To catch you up, Aviator Nation is a California-esque 1970s-inspired clothing company that uses tipis, traditional moccasins, and mascot faces in their marketing material. The owner, Paige Mycoskie, actually seeks to embody white saviorism, asking for gratitude and recognition for her “creating jobs for POC, Paying POC thru [sic] the entire COVID19 crisis, refusing to lay-off POC (even if that means money out of my pocket).” She also expects recognition and gratitude for her painting of “african american murals” on her store walls (she’s white). The list of her transgressions doesn’t end there. It goes on and on.
As Mycoskie herself says, “we build tipis for a living” and “I worked with authentic Native Americans on this design” when referring to her “tipi” covered in neon colors and live-laugh-love chevrons. Such statements are reflective of her privilege. As the sister of Blake Mycoskie, founder of TOMS Shoes, her business and life are propped up by the millions of dollars her brother makes from marketing his products as good for poor, brown children.
On TOMS’ site, only one of every seven models is BIPOC … until you get to their impact report. There, they demonstrate the good they do for communities; suddenly everyone is Brown, Black or Native.
Given the Mycoskies' origin story, it's no surprise they can't tell the difference between appropriation and appreciation. When the baseline for typical behavior includes using tipis and wearing sombreros and feathered headdresses (that's Blake, above, looking like Jake Angeli and his wife with her friends in the sombrero picture below), it's no wonder they’re surprised when asked to stop their racist behaviors.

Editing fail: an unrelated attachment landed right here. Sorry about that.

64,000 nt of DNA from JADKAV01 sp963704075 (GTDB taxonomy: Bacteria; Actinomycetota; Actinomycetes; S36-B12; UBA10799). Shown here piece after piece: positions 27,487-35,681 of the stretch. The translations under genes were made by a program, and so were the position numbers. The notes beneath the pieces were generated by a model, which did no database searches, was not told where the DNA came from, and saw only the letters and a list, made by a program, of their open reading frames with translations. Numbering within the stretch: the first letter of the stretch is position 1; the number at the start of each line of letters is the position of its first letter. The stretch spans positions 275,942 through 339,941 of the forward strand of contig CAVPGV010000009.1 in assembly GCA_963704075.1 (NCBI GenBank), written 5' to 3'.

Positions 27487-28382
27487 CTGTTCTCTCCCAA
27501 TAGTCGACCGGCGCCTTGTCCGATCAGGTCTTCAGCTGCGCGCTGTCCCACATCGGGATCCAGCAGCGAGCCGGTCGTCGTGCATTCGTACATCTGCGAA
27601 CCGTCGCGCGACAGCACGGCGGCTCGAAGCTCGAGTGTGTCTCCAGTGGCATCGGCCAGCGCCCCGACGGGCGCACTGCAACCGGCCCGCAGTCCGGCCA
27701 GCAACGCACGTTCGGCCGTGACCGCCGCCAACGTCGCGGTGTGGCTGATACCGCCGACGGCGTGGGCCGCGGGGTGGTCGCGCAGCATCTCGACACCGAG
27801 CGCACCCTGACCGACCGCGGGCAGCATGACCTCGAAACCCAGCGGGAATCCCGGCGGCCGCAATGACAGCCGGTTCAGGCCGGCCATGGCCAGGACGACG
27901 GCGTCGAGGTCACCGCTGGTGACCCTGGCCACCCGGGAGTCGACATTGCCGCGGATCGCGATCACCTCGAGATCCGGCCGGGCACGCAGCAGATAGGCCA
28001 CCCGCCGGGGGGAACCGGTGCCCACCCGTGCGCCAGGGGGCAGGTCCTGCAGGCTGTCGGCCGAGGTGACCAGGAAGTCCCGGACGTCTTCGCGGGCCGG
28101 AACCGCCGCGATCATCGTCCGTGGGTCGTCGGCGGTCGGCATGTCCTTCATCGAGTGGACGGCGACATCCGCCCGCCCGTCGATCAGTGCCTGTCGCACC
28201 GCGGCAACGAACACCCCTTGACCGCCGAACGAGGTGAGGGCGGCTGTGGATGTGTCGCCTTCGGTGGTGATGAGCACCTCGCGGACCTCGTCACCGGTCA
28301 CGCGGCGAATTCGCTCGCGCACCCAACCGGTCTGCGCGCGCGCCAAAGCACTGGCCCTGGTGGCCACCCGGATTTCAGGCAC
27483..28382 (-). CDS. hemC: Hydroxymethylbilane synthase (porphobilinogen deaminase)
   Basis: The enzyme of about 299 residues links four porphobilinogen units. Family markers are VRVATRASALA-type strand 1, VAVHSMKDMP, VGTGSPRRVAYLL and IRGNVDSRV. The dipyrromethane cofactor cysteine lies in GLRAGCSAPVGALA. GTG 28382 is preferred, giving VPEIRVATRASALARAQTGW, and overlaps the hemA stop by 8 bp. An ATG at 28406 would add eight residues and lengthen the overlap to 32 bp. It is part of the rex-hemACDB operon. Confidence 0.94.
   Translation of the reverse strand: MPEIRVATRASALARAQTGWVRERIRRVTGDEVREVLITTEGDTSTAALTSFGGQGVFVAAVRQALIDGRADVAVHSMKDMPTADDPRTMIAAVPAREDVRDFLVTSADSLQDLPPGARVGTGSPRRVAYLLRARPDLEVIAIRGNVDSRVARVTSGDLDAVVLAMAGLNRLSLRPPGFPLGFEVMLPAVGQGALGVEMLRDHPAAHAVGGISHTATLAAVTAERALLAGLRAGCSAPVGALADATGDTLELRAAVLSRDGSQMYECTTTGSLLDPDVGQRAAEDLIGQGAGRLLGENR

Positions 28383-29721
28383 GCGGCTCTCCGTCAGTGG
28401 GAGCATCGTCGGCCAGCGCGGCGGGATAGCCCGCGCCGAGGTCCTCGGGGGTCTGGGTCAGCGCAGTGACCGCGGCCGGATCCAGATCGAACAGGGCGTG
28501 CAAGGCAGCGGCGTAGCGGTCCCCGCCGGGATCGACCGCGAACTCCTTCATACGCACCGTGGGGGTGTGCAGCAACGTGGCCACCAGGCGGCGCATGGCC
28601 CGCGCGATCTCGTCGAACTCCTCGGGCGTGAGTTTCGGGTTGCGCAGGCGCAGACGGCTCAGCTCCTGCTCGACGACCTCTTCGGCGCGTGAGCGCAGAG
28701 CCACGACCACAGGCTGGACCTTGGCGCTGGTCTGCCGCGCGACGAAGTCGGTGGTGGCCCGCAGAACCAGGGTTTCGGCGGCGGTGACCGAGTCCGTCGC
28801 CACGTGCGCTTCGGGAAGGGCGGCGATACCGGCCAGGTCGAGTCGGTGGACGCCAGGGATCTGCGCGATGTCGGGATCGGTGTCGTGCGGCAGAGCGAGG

The Harm of Appropriation and Misrepresentation
Let’s talk a little more about why appropriation and misrepresentation are so harmful. Lydia Poncé (Mayo/ Quechua) of the American Indian Movement says, “Cultural appropriation is not honoring Indigenous People; it is an injury causing harm to future Indigenous generations. Aviator Nation is attempting to brand their innocence with more words of racism, commodification, and white saviorism. We, the Indigenous community, are still here, and it is their obligation to correct this.”
Sepia-toned photographs are the most common way the dominant American culture views Indigenous Peoples. And, in current culture, one of the most common ways Native Peoples see ourselves represented is in mascotry.
On June 8, the Race, Ethnicity and Education Journal published a study highlighting the outcomes from these issues: “Low self-esteem, low community worth, and increased negative feelings of stress and depression are just some of the negative psychological effects Native American mascots wreak on the well-being of Native Americans, especially youth,”
This dynamic becomes particularly significant when understood in the larger context. Suicide is one of the leading causes of death among Native Peoples, and is the second highest cause of death for Natives 10-24, according to The National Indian Council on Aging. “Historical disenfranchisement through genocide and institutional racism has resulted in American Indians and Alaska Natives experiencing poorer health and socioeconomic outcomes. These social determinants of health intersect to create a situation that is detrimental to the physical and mental health of Indian communities. Cultural disconnection, alienation and pressure to assimilate all contribute to higher rates of suicide among American Indians and Alaska Natives.”